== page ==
A Chat with Actor Kelvin Yu

I recently met up with Taiwanese American actor and friend Kelvin Yu in Los Angeles. I’ve known him for years, even before he started his acting career, so it has been a privilege to see him find success in Hollywood over the past decade.

Kelvin’s studies range from the UCLA School of Theater, Film, and Television to London University at Goldsmiths in New Cross to Carter-Thor Studios in Los Angeles. Television credits include Popular, The Shield, Without a Trace, Gilmore Girls, ER, Studio 60 on the Sunset Strip, and others. In addition to several independent film roles and theater pieces, his film credits include Grandma’s Boy, Elizabethtown, and the upcoming movie Milk.

With the buzz in the air over Oscar-worthy performances by the cast of Milk, even before its release, I thought it was an opportune time to catch up a little bit with Kelvin and have him share his past and present experiences and projects!

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HoChie: Hi Kelvin, thanks for joining me today and sharing your time with the audience of TaiwaneseAmerican.org!

Kelvin: Good to be with you.

HoChie: So tell me a little bit about yourself. When did you develop your interest in acting?

Kelvin: I would say my interest in acting officially arrived when I was 13 years old. I discovered ancient magical acting rocks in my backyard and I ate them. Just kidding.

HoChie: Oh man! This is going to be one of those interviews… [Laughs] That’s OK, you and I go a long way back with the Taiwanese American summer camps in the early 90’s. So, yeah, I’ll, uh, bear with you. [Laughs] But go on. Magical rocks.

Kelvin: Actually, a teacher suggested I audition for a school play. Not the most exciting story. It didn’t take much though. From that point on, I don’t think I ever seriously considered pursuing another profession. I studied acting in college and began working not long after that.

HoChie: Cool. Where did you grow up? And what was it like for you as a young Taiwanese American at the time?

Kelvin: I grew up in Los Angeles proper among mostly Latino and African-American peers until junior high. From there, we moved to a suburb which was essentially split 50% Caucasian and 50% Asian-American. So my first real exposure to Taiwanese-American friends or classmates wasn’t until I was a teenager. Prior to that, I was pretty sure I was Mexican. My parents were always very politically in touch and culturally committed to the Taiwanese identity. Much of my understanding of my own heritage came straight from my father.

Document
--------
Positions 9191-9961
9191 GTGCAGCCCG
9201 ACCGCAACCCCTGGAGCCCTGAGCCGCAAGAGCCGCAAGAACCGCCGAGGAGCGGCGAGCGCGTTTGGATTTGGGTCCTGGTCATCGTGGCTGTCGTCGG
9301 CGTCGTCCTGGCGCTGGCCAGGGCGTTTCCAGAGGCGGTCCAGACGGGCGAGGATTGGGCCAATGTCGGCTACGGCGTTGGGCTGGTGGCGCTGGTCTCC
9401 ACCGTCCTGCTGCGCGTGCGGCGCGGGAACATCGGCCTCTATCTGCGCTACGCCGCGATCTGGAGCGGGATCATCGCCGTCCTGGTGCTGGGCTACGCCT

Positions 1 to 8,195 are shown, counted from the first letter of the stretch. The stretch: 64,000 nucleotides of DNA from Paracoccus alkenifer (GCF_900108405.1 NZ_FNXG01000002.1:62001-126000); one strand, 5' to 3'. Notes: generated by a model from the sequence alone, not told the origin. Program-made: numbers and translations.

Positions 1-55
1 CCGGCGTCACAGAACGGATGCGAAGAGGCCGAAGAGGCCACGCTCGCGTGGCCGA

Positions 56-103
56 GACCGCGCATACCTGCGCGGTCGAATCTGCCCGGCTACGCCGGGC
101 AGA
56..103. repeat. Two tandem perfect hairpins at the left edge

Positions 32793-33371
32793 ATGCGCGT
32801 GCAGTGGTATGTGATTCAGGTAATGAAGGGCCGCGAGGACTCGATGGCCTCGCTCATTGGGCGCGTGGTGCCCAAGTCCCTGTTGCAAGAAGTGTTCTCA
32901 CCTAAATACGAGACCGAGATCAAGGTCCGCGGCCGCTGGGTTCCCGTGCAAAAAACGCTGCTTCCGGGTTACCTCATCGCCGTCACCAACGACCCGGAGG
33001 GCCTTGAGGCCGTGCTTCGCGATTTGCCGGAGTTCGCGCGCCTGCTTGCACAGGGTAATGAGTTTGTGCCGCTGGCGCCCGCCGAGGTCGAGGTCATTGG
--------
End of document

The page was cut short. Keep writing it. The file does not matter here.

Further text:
HoChie: I hear you on that. I think it’s a common experience to figure out identity by exploring cultural roots and considering the environment you grow up in. I want to hear more about your acting experiences. One of your first roles was in the WB show Popular. How did you land that role, and what was that experience like? Did it open doors for you?

Kelvin: I was lucky. Often times, there is a long and arduous process for actors that involves red tape and logistical hurdles. I’m talking about entering the union, finding representation, building up a list of credits, etc. My very first audition came from a close friend who eventually became one of my agents and also happens to be Taiwanese-American. There was a breakdown for a high school aged Chinese boy and I was only 19 at the time and I guess, if the shoe fits… There was very little pressure considering it was my first audition ever and I think good things happen when you’re relaxed. Long story short, it was a recurring role on a sold series and I suddenly found myself in the union, with a great agent, and with several episodes of a network show under my belt. I don’t know if I would honestly have been willing to go through the grinder that most people go through. I don’t know if I would have had the constitution for extra work or the persistence to chase after agents and managers. It just happened very serendipitously for me and, yeah, I’m pretty grateful for that.